The rooftops of a darkened city, a couple walking by a lone streetlight on an otherwise darkened street, an old man rocking in a creaky chair in the corner of a room lit only by the moon or the streetlight entering through the window.
The old man appears to be waiting for something. His fingers drum on his knee. He rises from the rocking chair and paces the shadowy room with the floorboards creaking under his feet. He reaches up and fumbles in the dark turning on the overhead light to reveal a baby crib. A close up on the baby sleeping, with its mouth agape. A moth flutters about the room and old man tries in vain to bat it away. His skeletal hands put a blanket on the baby. The moth still flits about until it lands on the baby’s face. A reverse shot reveals the old man’s shocked face, and then we see that the moth has moved to cover the baby’s face as if like a mask. An exhalation from the baby causes the moth to fly away again and we see a series of short reverse shots of the faces of the man and the baby.
The scene is interrupted by a display of fireworks over the rooftops of the town – which has a distinctly eastern European look to it. The old man now sits in the rocking chair with the infant and we hear the sound of someone returning to the dwelling and see the shadow of a figure entering the room. No words are exchanged as the smiling mother picks up the baby and takes it with her to the next room and we hear the sound of a television being turned on. The moth returns and sits on the windowsill next to the man. He captures it and puts it on his own eyes – smiling for the first time as if he too were a child. The moth escapes and flies out the window to land on the streetlight.
I first encountered Saori Shiroki’s Night lights (夜の灯/Yoru no hi, 2005) when it was posted on YouTube in 2009 as part of Yokohama ArtNavi’s feature on young animators. At the time, the film did not make as much of an impression on me as say Atsushi Wada’s Day of Nose (鼻の日, 2005), Ryo Ookawara’s Animal Dance (アニマルダンス, 2009), or Ayaka Nakata’s Cornelis (コルネリス, 2008). The main reason for this is that the extremely low resolution version of the film on YouTube (240p) does not do the film justice at all. The low resolution blurs the careful paint strokes that make up each image. Each sequence of the film is like a moving painting, rendered using a paint-on-glass technique. The distinctly eastern European look of Night lights recalls the films of the most famous practitioner of paint-on-glass Aleksandr Petrov.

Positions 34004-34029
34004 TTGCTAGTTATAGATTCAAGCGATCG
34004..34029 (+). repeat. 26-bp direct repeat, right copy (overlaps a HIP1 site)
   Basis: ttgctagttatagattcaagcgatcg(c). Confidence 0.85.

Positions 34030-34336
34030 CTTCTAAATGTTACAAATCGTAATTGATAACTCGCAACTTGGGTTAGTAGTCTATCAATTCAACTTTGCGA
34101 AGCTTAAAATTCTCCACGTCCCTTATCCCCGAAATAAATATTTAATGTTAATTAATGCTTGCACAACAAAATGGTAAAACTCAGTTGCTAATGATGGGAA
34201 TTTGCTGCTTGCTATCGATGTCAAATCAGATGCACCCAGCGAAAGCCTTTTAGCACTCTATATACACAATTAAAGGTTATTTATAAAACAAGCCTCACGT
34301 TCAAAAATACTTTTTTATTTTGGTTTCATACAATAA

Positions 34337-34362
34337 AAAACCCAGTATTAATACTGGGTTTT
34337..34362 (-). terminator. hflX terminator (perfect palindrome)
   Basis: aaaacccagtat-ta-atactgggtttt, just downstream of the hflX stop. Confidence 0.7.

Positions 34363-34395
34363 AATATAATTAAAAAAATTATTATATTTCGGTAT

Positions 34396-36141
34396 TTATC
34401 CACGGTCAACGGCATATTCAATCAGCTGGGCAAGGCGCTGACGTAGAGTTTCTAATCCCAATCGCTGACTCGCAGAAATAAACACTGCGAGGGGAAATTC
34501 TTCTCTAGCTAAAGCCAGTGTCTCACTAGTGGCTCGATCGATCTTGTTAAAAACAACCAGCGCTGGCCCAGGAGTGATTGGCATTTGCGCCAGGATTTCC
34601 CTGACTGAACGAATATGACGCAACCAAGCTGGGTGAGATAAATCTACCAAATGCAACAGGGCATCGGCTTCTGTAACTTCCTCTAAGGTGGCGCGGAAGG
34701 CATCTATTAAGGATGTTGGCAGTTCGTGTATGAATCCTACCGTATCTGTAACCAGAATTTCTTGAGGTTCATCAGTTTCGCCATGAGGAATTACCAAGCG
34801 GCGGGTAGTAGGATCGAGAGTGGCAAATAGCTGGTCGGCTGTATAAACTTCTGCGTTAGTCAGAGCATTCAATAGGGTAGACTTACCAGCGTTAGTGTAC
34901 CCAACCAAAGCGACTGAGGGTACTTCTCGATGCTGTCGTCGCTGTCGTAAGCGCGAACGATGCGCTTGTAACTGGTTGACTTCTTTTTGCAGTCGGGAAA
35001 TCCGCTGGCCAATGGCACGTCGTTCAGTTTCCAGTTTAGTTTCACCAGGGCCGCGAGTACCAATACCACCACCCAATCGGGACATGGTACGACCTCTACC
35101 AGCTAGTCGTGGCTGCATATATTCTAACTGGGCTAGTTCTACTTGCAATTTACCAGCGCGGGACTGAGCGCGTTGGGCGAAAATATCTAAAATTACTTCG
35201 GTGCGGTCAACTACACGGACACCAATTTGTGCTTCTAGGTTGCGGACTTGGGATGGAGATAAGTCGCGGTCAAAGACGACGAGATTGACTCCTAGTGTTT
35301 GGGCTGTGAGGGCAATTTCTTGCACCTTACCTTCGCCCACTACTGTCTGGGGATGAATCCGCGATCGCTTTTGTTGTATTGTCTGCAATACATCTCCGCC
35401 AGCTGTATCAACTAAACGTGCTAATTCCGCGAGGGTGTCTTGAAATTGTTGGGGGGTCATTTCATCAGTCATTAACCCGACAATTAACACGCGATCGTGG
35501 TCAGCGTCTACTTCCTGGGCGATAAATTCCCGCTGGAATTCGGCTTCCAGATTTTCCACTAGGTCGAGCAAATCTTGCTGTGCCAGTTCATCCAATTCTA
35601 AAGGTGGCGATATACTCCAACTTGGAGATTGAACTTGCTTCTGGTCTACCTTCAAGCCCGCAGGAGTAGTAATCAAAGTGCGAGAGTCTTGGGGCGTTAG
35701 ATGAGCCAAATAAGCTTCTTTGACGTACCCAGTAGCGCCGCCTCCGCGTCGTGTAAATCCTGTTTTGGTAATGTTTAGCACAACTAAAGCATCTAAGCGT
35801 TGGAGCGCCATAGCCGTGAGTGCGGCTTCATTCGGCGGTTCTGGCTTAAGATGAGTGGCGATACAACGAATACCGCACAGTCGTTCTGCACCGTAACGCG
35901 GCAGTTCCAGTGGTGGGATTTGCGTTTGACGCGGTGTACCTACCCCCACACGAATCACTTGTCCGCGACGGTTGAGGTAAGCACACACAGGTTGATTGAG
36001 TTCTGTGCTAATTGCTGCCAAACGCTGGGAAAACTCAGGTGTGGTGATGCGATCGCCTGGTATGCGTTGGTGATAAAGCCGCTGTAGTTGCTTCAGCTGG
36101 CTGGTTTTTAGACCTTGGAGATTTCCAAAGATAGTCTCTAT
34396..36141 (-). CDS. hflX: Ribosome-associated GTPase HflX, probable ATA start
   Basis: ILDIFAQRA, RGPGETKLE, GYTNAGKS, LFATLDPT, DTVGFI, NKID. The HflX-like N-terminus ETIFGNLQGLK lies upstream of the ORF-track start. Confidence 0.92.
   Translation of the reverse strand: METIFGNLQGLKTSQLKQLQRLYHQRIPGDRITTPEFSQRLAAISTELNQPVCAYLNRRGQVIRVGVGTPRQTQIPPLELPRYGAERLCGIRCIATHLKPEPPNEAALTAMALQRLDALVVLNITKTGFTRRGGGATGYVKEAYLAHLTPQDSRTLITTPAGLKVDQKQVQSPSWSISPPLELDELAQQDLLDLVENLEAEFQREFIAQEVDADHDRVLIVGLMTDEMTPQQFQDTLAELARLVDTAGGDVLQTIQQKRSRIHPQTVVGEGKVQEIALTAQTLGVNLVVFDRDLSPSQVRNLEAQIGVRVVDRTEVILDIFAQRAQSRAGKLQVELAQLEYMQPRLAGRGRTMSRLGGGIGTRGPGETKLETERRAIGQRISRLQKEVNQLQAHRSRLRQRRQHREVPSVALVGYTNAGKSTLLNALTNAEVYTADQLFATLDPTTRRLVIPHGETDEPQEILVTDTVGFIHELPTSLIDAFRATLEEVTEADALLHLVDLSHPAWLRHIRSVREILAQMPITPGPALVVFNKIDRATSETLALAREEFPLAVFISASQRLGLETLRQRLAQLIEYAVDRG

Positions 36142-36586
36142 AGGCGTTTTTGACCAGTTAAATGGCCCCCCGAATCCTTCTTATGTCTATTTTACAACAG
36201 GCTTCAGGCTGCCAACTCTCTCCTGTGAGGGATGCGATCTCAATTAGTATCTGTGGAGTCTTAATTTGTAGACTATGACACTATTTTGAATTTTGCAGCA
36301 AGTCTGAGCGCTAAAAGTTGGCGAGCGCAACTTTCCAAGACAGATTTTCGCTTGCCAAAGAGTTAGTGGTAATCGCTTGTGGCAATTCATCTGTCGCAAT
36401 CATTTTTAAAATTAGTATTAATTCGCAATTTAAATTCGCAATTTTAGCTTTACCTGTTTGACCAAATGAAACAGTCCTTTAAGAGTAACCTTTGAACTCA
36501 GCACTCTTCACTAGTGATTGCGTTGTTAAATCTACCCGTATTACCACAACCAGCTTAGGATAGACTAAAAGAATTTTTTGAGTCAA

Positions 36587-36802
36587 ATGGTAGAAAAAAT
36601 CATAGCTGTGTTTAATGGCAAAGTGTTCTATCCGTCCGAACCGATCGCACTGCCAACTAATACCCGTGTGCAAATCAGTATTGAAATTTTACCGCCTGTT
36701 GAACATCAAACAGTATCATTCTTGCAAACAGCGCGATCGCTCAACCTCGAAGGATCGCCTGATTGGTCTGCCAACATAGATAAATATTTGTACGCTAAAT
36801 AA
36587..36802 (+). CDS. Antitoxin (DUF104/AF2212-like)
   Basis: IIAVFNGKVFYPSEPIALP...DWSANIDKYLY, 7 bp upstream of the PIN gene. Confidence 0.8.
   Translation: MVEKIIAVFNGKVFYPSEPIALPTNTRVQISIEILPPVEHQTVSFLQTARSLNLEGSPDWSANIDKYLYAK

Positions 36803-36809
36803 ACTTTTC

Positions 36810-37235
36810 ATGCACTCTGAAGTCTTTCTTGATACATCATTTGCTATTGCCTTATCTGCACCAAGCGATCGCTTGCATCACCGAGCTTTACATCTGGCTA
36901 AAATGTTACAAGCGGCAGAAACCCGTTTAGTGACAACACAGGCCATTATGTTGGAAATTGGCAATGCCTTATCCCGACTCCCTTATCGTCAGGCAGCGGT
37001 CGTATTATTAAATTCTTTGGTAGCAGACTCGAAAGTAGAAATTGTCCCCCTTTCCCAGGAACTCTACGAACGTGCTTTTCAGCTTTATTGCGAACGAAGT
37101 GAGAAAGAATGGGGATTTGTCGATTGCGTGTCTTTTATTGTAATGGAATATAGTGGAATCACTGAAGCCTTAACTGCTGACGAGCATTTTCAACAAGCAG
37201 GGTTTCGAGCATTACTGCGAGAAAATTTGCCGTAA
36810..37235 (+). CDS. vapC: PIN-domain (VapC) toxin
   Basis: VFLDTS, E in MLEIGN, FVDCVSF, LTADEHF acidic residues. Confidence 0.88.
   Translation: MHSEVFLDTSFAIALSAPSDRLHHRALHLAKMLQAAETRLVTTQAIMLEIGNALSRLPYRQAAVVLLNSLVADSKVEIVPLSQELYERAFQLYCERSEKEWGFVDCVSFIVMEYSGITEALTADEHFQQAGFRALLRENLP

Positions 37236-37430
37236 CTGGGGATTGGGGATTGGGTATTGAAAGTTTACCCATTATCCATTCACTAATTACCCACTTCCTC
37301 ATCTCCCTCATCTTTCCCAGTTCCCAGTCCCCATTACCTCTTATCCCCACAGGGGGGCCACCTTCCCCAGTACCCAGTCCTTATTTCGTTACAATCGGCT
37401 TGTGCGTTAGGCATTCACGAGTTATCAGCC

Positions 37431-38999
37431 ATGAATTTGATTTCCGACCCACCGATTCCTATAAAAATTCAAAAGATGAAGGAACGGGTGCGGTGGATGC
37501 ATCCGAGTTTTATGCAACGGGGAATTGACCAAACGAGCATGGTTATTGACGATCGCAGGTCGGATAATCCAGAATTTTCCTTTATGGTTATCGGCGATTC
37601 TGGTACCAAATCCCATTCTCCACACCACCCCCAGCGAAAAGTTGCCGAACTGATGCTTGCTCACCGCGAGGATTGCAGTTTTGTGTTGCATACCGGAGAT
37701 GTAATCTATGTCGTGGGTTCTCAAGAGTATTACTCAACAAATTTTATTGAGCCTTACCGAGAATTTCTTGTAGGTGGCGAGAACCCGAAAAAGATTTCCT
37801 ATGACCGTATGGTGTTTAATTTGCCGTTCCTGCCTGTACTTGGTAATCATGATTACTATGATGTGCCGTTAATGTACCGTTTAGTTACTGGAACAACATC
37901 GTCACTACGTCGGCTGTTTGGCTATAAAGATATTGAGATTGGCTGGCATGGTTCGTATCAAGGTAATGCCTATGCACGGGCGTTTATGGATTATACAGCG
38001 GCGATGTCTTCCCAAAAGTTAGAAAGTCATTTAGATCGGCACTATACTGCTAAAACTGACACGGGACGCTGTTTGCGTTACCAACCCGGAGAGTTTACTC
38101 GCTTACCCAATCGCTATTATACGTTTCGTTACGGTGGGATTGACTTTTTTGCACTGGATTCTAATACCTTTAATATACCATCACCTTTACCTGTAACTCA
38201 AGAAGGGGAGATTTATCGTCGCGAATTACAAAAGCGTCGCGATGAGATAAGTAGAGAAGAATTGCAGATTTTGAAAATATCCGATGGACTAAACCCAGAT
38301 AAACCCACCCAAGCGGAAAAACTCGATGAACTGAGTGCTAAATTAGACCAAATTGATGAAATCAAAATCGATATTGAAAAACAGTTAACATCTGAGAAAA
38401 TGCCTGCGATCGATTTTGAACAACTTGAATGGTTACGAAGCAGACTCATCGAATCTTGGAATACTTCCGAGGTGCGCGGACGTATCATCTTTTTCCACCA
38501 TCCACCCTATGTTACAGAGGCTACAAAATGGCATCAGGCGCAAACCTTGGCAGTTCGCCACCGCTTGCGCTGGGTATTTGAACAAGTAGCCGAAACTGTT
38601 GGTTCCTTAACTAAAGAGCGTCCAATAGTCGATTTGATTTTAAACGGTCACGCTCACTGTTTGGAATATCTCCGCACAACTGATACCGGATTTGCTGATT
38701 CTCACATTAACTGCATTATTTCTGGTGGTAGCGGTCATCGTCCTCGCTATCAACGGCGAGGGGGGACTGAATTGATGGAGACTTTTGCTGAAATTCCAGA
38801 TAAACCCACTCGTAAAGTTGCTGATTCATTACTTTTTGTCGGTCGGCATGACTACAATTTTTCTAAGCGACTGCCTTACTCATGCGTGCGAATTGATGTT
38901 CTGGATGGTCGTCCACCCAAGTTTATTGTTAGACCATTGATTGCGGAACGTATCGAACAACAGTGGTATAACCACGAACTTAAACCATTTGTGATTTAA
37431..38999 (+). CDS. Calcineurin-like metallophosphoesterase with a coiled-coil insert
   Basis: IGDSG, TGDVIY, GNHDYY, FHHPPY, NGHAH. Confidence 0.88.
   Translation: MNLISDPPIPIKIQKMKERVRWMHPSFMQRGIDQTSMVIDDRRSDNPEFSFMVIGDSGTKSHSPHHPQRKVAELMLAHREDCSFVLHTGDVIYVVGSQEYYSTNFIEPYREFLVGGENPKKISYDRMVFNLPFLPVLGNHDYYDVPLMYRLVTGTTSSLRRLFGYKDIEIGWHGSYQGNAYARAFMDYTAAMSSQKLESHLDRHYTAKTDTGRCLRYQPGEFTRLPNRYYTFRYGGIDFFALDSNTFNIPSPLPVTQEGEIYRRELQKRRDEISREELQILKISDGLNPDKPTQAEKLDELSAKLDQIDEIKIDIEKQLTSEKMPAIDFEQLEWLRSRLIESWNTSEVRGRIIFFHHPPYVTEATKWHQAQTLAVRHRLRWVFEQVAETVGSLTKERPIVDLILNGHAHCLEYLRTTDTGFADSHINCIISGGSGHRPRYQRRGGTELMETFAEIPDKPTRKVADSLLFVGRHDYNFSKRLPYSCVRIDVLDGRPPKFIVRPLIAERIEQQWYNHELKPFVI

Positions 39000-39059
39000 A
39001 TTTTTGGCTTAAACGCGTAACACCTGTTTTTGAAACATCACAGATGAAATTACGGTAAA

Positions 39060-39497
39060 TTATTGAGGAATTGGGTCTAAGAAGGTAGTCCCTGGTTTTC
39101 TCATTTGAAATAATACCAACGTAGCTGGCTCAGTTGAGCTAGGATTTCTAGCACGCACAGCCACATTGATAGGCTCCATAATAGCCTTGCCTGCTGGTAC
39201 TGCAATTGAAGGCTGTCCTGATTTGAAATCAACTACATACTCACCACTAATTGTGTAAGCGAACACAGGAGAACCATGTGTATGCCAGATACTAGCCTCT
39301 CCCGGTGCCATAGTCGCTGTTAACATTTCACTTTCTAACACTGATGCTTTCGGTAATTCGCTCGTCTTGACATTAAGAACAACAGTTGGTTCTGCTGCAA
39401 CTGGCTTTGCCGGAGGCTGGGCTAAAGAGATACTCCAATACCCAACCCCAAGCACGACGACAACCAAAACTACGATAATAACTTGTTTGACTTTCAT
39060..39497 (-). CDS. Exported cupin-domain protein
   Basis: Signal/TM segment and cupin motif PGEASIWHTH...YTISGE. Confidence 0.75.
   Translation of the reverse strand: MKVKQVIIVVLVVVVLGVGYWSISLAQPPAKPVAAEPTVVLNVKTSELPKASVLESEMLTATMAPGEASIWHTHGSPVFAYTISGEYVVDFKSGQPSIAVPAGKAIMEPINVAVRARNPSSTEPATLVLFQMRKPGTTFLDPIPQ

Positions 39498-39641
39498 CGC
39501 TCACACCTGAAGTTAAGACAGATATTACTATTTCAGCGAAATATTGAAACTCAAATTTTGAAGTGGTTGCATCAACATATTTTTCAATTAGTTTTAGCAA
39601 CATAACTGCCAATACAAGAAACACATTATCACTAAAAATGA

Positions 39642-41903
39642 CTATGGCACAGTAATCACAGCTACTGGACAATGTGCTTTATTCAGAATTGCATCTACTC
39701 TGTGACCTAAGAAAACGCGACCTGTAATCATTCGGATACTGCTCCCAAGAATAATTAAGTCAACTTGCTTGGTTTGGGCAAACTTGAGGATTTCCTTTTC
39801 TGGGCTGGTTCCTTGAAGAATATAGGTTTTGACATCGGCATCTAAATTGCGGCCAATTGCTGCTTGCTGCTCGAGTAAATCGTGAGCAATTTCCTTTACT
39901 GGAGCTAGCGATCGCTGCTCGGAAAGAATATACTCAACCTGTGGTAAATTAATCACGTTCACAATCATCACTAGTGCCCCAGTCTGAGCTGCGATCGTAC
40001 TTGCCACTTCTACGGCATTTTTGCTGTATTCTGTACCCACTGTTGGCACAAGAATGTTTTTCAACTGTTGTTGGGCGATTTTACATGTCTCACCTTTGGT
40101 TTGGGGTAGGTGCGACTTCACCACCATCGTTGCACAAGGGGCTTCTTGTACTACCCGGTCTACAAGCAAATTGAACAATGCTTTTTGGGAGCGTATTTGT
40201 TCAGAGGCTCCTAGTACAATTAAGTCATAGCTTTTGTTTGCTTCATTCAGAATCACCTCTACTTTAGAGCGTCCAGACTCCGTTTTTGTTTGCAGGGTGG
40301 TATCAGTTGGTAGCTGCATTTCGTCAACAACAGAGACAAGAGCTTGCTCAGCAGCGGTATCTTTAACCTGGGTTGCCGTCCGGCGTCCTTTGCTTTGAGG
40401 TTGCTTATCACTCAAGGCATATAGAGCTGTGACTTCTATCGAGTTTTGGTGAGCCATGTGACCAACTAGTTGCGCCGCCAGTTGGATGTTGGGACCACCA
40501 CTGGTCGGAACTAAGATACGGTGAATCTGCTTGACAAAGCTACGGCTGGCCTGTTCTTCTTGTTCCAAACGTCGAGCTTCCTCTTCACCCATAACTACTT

|Aleksandr Petrov's paint-on-glass film The Dream of a Ridiculous Man (1992). I was reminded of this film by Shiroki's use of the streetlight in Night lights|
One of the most striking aspects of Night lights is Shiroki’s symbolic use of the moth. Insects are frequently used in Japanese art. In animation their appearance can be as innocuous as being a sign of summer – as in the case of cicadas in films like My Neighbour Totoro (Hayao Miyazaki, 1988). Or they can take on a much more darkly playful and mysterious role as in the art of Akino Kondoh.
Shiroki is using the moth as a kind of mask. When the moth is on the face of the baby – it looks like a sinister death mask, with the dark circles on the wings resembling strange eyes. But when the old man places the moth on his own face, it takes on a more playful meaning, suggesting youthfulness. The moth, like the butterfly, is an insect symbolically associated with the soul and reincarnation – the interplay between the moth and the old man and the baby suggest this association of the moth with the cycle of life, death, and rebirth. It is a beautiful and hauntingly rendered animation that reminds us that life can be as fragile as the fluttering wings of the moth.
This is the second of a four-part series examining the work of Saori Shiroki (銀木沙織, b. 1984). To read more, click on the titles in the filmography below.
Catherine Munroe Hotes 2011
2004 Fumoto no Machi (麓の町, 6‘15“)
2005 Night lights (夜の灯/Yoru no hi, 3‘45“)
2005 The funeral (1’53”)
2007 MAGGOT (2’45”, silent)
2010 Woman who stole fingers (指を盗んだ女/Yubi wo nusunda onna, 4’15”)